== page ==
Executive director of Road to Emmaus Ministry of Syracuse talks about the organization’s mission to help others
By Mary Beth Roach
Q: What is the biblical reference to Emmaus?
A: When Jesus rose from the dead, he walked along the road to the town of Emmaus and he encountered two of his disciples. They did not recognize Christ as they knew him before. He appeared differently as the resurrected Christ. They continued on this walk and ended up gathering together to have a meal and break bread. It was in that ceremonial of breaking that bread that they recognized that it was indeed Christ who they had known before.
How I relate that in this work we do here — we often don’t recognize Christ in each other. We can be engaged with our guests in this community, but unless we’re looking for Christ in each other, then we’re missing the boat. That’s basically why we are here. We use the corporal works of mercy and the spiritual works of mercy as our guidepost.
Q: How did you get involved?
A: This obviously was a plan that I feel God had for me. It was through my experience of going back to church after having been away for some 30 years and just trying to find out how you do that. I ended up at St. James. A new pastor had this vision of outreach. How do we bring the presence of Christ to people outside of our brick-and-mortar? I met with him, having finished the ministry directory for our parish. He said that ‘this is nice, but I don’t see anything that’s taking us outside the walls.’ And I pointed out this sandwich ministry and I thought that that was going to check the box. He said, ‘Tell me about the men who are eating the sandwiches that you made. You tell me you’re feeding the homeless. What are some of their names? Tell me some a little bit about these men that you’re feeding.’ We had never met them because the sandwiches were being picked up. I was embarrassed, but I knew at that moment I needed to be doing something different. He challenged me to use that ministry as a stepping stone to finding a way to bring this parish community out into the community.
Q: How long has the Emmaus ministry been in effect?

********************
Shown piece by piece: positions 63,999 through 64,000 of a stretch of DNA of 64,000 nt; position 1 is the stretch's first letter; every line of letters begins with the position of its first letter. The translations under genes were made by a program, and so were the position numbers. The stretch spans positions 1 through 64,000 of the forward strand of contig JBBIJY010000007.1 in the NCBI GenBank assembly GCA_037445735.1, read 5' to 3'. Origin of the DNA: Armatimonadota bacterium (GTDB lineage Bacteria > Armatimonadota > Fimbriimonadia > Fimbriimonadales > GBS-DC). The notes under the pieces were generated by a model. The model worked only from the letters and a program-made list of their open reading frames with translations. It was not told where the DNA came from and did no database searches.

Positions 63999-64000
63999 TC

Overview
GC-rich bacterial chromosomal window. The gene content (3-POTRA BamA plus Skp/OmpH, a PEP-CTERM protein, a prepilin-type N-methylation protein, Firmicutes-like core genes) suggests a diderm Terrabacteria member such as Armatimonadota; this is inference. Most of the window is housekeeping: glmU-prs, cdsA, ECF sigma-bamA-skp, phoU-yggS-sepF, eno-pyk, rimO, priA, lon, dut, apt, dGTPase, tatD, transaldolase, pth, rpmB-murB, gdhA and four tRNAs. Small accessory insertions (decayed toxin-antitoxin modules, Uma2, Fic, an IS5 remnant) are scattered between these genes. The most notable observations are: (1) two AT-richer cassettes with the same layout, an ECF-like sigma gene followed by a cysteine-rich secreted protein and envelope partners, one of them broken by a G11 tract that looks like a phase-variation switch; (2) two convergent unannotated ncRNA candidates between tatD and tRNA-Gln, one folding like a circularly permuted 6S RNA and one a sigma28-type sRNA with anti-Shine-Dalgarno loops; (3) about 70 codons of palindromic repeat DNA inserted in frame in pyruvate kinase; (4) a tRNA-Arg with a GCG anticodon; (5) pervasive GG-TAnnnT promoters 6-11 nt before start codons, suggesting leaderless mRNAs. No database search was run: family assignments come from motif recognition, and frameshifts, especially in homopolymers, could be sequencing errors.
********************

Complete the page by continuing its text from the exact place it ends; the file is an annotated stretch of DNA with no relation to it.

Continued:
A: That was back in 2009 and that was as part of the parish outreach ministry. We incorporated in 2016. As a result of the many things, we wanted to do more and provide a place of hospitality. The church was not going to be able to fund that for us, and so incorporation was a logical next step for us.
Q: Talk about the newest evolution of the program and your role in that.
A: As we were being able to take care of the food needs of our guests in the midst of COVID-19 — we’re now feeding tens of thousands of meals a year — I started to do an informal survey. I’m a nurse. I was asking them about their healthcare. ‘Do you have a doctor? Do you have insurance? Do you have access to that doctor? How do you get to your appointments?’ Questions about dental services. The dental piece was far less available to our guests. I thought maybe this is the next thing we need to start to address. I reached out to some dentists from Holy Cross [in Dewitt] because we have a significant relationship with Holy Cross. We met and I said ‘I know we have some free clinics closer to the city, but what would you think if we had one down here?’ I said ‘If we create the space, will you come and volunteer?’ ‘Absolutely.’ We officially opened in August of 2022. It’s going very well.
Q: How many hours do you volunteer here?
A: I’m here six days a week, from 6:30 a.m. until usually 4:30 or 5 p.m.